At the same time, there must be synergy. Any programme in Unitar, by the time we line up the partnerships, would have this. Which is why we're revamping our curriculum, to make sure this industry linkage is embedded,” Wan explains, before going into the details of how the tie-ups would work to benefit not only their students, but also the companies. Unitar will work with the companies to not only secure internships and possible job placements for their students, but also contribute to the companies by being their knowledge partner, by collaborating to see what sort of research they could provide that would be beneficial to the companies.
Wan Ahmad adds that Unitar puts in a lot of thought when it comes to choosing the companies they partner with, right from the angle of how the companies they select would mesh well together. “For example, we're working with Lenovo. Maxis and Lenovo are a beautiful fit. Then, we're going after hardware, vendors and networks, so that it completes the telco side of things.”
As part of these tie-ups, Unitar is looking into the possibility of working together with companies to open boothes and stores which would be entirely run by students. Wan Ahmad feels that creating the opportunity for students to be exposed to the real world, enhancing their educational experience in the process, is somewhat the missing link in the current standard education system.
“We're trying to do something that I think is pretty radical. Moving very consciously towards a learned-centred environment. The term is social constructivism. You need to construct knowledge yourself as opposed to your lecturers telling you and you going home to study. You figure things out for yourself. You work in your groups and tell us what it's all about. I can tell you that this hardly happens anywhere. But it has to happen, as otherwise, we're going to get what we're getting now, 60,000 to 80,000 unemployed graduates every year. Why is this so? Because they are not participating in their education, they are just consuming it. That's an issue. If you're consuming it, then the only thing you can do is regurgitate it. You can't think. We need to teach them a different method of learning. We don't want to learn for the sake of learning only. We want to get them thinking.”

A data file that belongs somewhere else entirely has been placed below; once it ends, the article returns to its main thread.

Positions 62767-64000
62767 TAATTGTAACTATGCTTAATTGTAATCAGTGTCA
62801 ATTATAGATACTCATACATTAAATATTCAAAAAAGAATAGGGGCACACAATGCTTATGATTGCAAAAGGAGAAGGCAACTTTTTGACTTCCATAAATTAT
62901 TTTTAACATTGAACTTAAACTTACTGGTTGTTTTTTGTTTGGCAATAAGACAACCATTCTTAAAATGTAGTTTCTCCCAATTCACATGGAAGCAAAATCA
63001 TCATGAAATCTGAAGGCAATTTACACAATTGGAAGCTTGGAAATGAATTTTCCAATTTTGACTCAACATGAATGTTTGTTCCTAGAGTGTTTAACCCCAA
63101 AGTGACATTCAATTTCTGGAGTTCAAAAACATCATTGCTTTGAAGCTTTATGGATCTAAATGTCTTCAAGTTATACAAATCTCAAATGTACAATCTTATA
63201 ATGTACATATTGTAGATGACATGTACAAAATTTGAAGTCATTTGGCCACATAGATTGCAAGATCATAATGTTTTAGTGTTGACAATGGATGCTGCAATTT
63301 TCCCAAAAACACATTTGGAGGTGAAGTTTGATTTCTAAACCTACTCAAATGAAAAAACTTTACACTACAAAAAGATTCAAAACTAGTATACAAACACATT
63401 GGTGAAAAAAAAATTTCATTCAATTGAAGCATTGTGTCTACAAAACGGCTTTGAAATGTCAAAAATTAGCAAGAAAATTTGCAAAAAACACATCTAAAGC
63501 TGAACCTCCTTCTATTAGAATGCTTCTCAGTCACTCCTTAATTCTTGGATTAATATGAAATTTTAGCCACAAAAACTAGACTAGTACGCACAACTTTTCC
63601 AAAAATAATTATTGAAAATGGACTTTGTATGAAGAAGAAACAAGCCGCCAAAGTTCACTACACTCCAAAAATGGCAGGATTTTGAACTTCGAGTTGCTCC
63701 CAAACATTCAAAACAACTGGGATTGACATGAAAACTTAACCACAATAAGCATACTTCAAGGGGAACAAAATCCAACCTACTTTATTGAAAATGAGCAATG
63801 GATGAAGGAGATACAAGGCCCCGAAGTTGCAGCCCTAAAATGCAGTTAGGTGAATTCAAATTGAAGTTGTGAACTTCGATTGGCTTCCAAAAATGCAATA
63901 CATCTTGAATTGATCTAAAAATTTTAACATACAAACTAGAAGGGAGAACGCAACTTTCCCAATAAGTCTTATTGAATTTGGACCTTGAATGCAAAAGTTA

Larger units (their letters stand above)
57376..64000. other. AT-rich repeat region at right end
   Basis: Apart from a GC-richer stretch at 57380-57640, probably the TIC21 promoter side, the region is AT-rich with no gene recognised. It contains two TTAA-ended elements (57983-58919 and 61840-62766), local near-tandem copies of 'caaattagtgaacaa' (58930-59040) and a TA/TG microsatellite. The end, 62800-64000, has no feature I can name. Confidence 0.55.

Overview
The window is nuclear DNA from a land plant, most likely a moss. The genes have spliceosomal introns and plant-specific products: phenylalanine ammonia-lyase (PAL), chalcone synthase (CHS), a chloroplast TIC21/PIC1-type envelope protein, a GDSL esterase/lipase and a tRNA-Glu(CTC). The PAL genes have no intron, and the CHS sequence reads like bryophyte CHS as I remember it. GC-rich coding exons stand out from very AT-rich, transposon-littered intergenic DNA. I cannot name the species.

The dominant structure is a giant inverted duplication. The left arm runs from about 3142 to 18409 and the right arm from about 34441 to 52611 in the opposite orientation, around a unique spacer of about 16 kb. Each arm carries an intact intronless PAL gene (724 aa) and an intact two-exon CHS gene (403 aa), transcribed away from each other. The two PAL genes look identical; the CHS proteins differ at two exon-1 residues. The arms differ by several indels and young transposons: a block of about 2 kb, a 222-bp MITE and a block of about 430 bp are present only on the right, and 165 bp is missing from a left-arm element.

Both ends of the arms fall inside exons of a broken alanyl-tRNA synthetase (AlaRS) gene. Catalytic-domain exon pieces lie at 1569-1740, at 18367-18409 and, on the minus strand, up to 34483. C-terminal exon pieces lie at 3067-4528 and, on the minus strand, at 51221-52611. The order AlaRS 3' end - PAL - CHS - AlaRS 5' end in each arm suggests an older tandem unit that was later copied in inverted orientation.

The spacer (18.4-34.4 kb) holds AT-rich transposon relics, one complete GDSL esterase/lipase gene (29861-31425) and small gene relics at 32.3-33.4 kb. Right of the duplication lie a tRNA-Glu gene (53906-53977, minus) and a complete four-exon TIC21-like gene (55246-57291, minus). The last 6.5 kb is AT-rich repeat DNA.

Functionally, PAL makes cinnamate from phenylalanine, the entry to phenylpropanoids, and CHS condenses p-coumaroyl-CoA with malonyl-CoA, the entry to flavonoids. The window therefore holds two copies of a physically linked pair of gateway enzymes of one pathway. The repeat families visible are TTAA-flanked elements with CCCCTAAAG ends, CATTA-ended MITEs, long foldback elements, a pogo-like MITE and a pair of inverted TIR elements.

Another important factor we discussed is the accessibility to such a mode of learning. In terms of pricing, can people afford such education? It would cost about RM40,000 to pursue a standard three-year degree programme, which Wan Ahmad says is an affordable and reasonable price compared to some other private institutions in Malaysia.
And, to make it possible for students to pursue their education without having to move states, Unitar has planned the expansion of its regional centres. It currently has nine regional centres, and is looking to expand into Pahang and Terengganu by the end of the third quarter. Wan Ahmad says that when it comes to learning, access is very important, and that Unitar has always strived to make this possible. It has even opened 11 centres on army grounds so that even our troops would be able to enjoy this.
As for its main campus, it's currently under construction. Wan Ahmad, having just come from the site, whips out his cell-phone to show me pictures of the upcoming building. The campus, explains Wan Ahmad, is going with a city-style campus concept, which fits into the desire of Unitar to integrate into industry.
“You don't want that barrier of having to go out of town. Unitar should be within the town vicinity. One of the things we want is to have that level of proximity to industry.”
Along with this new campus and upcoming centres, Wan Ahmad shares that Unitar's plans actually go beyond just the domestic platform. “Our vision is that in the next two years, after we're stabilised and on the growth path, students from developed countries would come here to study. Why? Because of the learning approach and the things that we're doing now. When we put the word “international” in our name, Unitar International University, we didn't just mean getting students from developing countries here. If we do it really well, I don't see why we can't compete with other institutions.”
With that said, we wrapped up our session by discussing the number of international students the university currently had and the trend of the West coming to the East to consider more affordable tertiary education options.